Feast day: 4 June
Maria Elizabeth Hesselblad was born on 4 June 1870, the fifth child of the thirteen born to Lutherans August Robert Hesselblad and Cajsa Petersdotter Dag from Faglavik. She was baptised into the Lutheran church. By 1886 she had to look for work to give financial support to her family. At first she looked for employment in Sweden but in 1888 she emigrated to America, where she trained as a nurse at Roosevelt Hospital in New York City. While there she did home nursing which brought her into contact with the Catholic poor. This led her on the path to conversion. She approached a Jesuit priest, Father Hagen, and asked to be received into the Catholic Church. At first he was reluctant, saying that he had only just met her. However she explained that she had “fought in darkness for twenty years” and that she had studied the Catholic faith. He received her into the Catholic Church on the Feast of the Assumption 1902. At the time she said: “In an instant the love of God was poured over me. I understood that I could respond to that love only through sacrifice and a love prepared to suffer for his glory and for the Church. Without hesitation I offered him my life and my will to follow him on the Way of the Cross.”
Her brother Thur followed her in converting to Catholicism. Elizabeth then made a pilgrimage to Rome where she was confirmed. She visited the house where St Bridget of Sweden had lived in the last half of her life, and this made a deep impression on her. She felt called to dedicate her life to the cause of Christian unity. She made a brief return to New York and went back to Rome in 1904 to be welcomed as a guest in the Carmelite monastery there. She became very ill and received Extreme Unction. Her family urged her to return to Sweden but she refused. Instead she asked to make religious vows under the rule of the congregation which Bridget had founded in Sweden before it was suppressed by the Reformation. Elizabeth received special permission from Pope Pius X to do this in 1906, and assumed the habit of the Bridgettines, with its distinctive crown of the Five Wounds above the veil. She was professed by Father Hagen in 1906 on the Feast of the Sacred Heart.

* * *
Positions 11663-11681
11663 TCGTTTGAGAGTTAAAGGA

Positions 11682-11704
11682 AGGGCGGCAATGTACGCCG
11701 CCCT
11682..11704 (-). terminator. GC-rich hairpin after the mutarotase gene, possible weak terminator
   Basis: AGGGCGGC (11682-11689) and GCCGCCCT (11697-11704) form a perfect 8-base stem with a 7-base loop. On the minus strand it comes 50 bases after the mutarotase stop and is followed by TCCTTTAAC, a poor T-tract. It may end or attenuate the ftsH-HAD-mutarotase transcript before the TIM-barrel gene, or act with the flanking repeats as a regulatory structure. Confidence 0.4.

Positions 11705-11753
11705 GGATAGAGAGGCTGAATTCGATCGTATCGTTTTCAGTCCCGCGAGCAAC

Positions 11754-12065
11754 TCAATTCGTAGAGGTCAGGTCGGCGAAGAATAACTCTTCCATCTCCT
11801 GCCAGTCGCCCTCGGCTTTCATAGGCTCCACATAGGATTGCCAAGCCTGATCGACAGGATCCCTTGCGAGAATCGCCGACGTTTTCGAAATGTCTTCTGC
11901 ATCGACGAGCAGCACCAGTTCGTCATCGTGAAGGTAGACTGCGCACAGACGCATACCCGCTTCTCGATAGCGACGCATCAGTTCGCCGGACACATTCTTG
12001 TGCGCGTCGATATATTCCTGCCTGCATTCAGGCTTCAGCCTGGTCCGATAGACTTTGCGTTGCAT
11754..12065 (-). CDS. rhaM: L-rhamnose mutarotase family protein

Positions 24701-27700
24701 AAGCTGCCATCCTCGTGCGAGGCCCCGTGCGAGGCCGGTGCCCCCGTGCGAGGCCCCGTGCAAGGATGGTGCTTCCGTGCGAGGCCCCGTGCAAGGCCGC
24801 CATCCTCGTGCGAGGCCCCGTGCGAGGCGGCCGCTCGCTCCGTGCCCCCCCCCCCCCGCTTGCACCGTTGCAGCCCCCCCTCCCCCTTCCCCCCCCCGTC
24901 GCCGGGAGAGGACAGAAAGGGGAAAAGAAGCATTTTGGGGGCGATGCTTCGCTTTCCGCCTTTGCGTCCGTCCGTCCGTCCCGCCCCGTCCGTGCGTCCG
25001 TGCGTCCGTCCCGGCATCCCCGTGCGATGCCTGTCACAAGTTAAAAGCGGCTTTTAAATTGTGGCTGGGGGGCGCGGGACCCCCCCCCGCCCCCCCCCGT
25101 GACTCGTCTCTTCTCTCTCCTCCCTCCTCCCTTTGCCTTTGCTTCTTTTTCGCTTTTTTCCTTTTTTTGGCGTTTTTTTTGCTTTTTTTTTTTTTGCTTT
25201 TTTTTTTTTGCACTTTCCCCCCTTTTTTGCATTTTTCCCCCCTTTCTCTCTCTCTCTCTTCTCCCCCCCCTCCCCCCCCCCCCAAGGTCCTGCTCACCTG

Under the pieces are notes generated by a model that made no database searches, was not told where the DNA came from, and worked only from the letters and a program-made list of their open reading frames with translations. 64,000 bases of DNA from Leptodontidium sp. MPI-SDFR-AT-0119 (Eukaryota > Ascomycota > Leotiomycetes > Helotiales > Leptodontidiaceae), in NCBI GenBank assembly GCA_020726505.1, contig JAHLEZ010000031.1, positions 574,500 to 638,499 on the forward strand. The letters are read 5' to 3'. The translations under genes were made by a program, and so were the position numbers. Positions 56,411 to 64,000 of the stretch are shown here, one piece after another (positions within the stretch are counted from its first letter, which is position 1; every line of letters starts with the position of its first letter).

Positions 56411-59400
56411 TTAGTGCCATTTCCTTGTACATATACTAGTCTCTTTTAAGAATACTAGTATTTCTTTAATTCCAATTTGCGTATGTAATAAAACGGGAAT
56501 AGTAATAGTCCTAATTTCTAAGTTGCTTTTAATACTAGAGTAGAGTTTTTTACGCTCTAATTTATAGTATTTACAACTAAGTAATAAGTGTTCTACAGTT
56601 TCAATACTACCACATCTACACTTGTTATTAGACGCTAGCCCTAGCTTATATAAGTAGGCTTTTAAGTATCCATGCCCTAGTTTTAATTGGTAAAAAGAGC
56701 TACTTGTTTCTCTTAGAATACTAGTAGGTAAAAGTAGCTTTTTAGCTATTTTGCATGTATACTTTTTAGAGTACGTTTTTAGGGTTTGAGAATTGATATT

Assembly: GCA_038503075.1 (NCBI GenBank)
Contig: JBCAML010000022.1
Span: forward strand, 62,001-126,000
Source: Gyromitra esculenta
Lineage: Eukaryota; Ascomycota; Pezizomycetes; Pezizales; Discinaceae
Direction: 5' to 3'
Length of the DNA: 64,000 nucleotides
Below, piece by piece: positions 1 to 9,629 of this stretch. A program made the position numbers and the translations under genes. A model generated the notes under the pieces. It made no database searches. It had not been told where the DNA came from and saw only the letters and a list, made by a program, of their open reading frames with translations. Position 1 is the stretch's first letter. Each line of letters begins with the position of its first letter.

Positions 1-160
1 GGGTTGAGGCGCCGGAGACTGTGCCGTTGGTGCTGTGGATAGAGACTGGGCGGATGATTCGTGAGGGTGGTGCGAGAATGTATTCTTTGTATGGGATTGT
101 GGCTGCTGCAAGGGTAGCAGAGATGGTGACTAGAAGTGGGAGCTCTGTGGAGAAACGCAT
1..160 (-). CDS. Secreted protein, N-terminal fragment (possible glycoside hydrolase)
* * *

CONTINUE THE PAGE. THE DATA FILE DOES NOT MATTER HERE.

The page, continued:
Elizabeth attempted to revive interest in the order and its founder both in Sweden and Rome. Her proposal to establish a monastery of the congregation on the site where St Bridget had lived received no volunteers from the monasteries still extant. Having failed in this goal she decided to dedicate herself and three others to the care of the sick. They would also have as their mission the conversion of the Scandinavian people.
She returned to her homeland Sweden in 1923, where she was able to establish a community in Djursholm while she worked nursing the sick poor. The new congregation was established also in England in 1931, after she had received the approval of the Pope. That same year Elizabeth obtained the House of St Bridget in Rome for her new community. A foundation was made in India in 1937, which drew many new members. Canonical approval was given in 1940. She was also able to open a convent near the original site at Vadstena.
Elizabeth became known as "the second Bridget". Having performed many charitable works on behalf of the poor and those that suffered due to racial laws, she also promoted a movement for peace involving Christians and non-Christians. She also saved Jewish lives by hiding them in her convent in Rome.
On 23 April 1957, her health having been in decline for some time, Elizabeth gave her blessing to the sisters and held her raised hands in a solemn gesture in which she murmured these words: “Go to Heaven with hands full of love and virtues.” She received the sacraments and died on 24 April 1957. She was canonised by Pope Francis in 2016. She was also honoured as “Righteous Among Nations” in 2004, an award given to non-Jews who helped Jews during the Holocaust. She would be delighted to learn that the convent at Vadstena was refounded in 1963 as a Brigettine convent of the original branch of the congregation. She would also rejoice in the fact that in 1991 - the sixth centennial of St Bridget - Pope John Paul II and two Lutheran bishops prayed together before the burial place of St Peter in Rome as an ecumenical gesture.
St Elizabeth Hesselbad, pray for us.